Remarks to the State Budget Committee - September 8, 2011
Good afternoon. I am France Córdova, president of Purdue University.
Thank you to Chairman Espich and the other esteemed members of the State Budget Committee for inviting me to today's meeting.
I want to thank this committee -- and the state legislature -- for your ongoing support of Purdue, particularly in this challenging economic climate.
I would like to thank the Commission for Higher Education for its ongoing support and its considered approach to setting tuition guidance.
We were asked to join the committee today for a discussion of tuition increases.
I'd like to acknowledge Purdue Trustee and Vice Chair Tom Spurgeon, who has joined me today. Tom is a Columbus, Indiana, native and Purdue graduate. He is a successful entrepreneur, and has a long history of service to Purdue. He was named a Trustee in 2005.
Also with me is Al Diaz, Purdue Executive Vice President for Business and Finance, and Treasurer.
Today, I want to talk to you about where we are in terms of our current tuition and budget, and our plans for the future.
Purdue is committed to offering a high-quality education. This state needs a university that is attractive to the best and brightest students. This year nearly half of the very best Indiana high school students chose to study at Purdue. These freshmen have A and A-plus GPAs and top SAT scores.
We are committed to partnering with government and business to serve Indiana by delivering talented, educated leaders for the workforce of today and tomorrow. Purdue graduates ranked fourth in a Wall Street Journal survey of corporate recruiters and seventh in SmartMoney magazine's college "payback" survey.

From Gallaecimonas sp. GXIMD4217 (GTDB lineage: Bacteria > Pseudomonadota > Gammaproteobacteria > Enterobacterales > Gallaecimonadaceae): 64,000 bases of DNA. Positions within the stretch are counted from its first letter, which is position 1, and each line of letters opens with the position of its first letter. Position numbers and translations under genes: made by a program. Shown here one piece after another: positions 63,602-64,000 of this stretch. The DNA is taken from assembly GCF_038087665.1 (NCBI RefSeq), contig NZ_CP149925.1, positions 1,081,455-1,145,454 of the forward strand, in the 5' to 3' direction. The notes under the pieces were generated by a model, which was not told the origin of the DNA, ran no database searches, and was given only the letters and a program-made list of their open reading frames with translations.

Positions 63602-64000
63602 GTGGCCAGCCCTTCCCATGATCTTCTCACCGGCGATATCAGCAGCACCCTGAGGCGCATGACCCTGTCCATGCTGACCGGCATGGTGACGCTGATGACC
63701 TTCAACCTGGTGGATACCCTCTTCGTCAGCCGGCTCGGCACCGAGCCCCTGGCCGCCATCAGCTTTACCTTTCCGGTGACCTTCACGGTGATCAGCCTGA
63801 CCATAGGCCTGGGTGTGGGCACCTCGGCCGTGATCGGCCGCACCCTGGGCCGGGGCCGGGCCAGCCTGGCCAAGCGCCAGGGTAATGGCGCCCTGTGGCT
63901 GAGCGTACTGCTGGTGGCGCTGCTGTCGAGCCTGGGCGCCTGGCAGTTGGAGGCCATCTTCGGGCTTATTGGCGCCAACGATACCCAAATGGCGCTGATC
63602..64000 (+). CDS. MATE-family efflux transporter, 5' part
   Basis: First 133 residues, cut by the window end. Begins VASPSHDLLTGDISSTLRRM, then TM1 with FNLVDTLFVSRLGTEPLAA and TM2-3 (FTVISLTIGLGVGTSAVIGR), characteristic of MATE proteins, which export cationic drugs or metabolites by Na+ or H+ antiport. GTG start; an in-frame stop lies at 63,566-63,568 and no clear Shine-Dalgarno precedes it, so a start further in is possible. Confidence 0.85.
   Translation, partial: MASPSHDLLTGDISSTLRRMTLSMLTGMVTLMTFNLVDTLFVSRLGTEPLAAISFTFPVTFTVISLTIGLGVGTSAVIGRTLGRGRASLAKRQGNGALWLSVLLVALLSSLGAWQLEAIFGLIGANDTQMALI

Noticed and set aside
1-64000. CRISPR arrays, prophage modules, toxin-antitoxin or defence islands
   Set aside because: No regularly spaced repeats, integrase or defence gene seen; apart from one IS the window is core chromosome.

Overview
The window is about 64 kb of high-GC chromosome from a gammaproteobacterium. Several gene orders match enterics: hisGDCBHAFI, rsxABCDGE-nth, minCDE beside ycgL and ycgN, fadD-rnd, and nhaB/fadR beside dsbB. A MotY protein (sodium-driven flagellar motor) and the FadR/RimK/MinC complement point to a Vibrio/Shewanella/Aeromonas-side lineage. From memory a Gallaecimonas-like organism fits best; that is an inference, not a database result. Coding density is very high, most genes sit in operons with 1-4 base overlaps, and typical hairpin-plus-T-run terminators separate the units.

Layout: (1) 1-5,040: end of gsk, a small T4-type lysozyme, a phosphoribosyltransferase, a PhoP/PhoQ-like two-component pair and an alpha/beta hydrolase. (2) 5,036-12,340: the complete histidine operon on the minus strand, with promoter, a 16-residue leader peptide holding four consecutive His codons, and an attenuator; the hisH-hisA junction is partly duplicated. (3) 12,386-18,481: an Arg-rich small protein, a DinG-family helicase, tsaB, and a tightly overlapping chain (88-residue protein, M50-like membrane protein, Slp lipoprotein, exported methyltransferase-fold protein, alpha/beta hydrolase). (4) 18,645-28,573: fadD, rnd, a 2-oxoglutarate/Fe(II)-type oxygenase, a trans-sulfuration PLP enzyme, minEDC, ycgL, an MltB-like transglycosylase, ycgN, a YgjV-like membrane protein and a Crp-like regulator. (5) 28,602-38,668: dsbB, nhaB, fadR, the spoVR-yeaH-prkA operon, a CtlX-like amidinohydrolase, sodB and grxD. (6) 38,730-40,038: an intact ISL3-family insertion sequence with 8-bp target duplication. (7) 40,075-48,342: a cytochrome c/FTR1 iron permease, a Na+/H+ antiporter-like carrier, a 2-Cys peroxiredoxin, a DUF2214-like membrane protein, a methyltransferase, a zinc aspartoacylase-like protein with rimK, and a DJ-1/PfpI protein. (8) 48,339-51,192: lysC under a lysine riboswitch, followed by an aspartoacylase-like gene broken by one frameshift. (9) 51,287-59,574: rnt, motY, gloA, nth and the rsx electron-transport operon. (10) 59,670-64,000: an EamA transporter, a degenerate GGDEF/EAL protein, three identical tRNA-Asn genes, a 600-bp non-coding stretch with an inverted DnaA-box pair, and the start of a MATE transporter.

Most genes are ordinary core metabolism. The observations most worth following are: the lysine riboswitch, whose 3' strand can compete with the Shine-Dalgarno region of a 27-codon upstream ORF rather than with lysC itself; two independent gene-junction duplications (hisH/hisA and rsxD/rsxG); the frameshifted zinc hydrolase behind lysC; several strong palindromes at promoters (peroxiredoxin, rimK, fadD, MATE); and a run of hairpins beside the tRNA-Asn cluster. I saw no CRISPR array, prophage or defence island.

We are committed to growing Indiana businesses for the future. Almost 90 percent of the Indiana students who graduate from Purdue stay in Indiana.
It is our research mission that sets Purdue apart from other institutions and helps us achieve these goals.
We know that 51 percent of our May graduates participated in undergraduate research and one-third said that was the single most important experience contributing to their academic success. These are the students who will make the new discoveries and lead the industries that transform our state and our world.
Our professors bring their passion for discovery to the classroom, inspiring these students, and they bring their discoveries to the state, benefiting existing industries and creating and attracting new companies.
We know that you value our research mission and its benefit to the state. We appreciate the performance funding that enables us to accomplish our goals in research and economic development.
I thought it might be helpful to our discussion today to review the steps we took in designing our budget for the current biennium. We pledged to keep tuition and fee increases to a minimum, ensure the high quality of a Purdue education and the value of our degree. We made a significant effort to communicate frequently with State legislators and the Commission for Higher Education about our budget throughout the budget-setting process.
In our budget request:
- Purdue followed budget guidance from the State Budget Committee and the Commission.
- Purdue submitted a modest budget proposal that was flat except for performance incentives for research support and student-based performance measures (per instructions issued by the Commission and the State Budget Agency).
- Purdue received a cut of 3% in its operating appropriations ($7.3 million at the West Lafayette campus).
- The new appropriation of $233.8 million is 10% below the highest level in FY 2009 ($262 million) and is close to the FY 2004 level ($233 million).
Throughout the process we said if Purdue's budget request was met, tuition and fees would not be increased, except for a $91 fee to fund improvements to the our Student Fitness and Wellness Center. The student fitness and wellness fee was endorsed by Purdue Student Government, approved by state legislators, and acknowledged as an appropriate special circumstance by the Commission.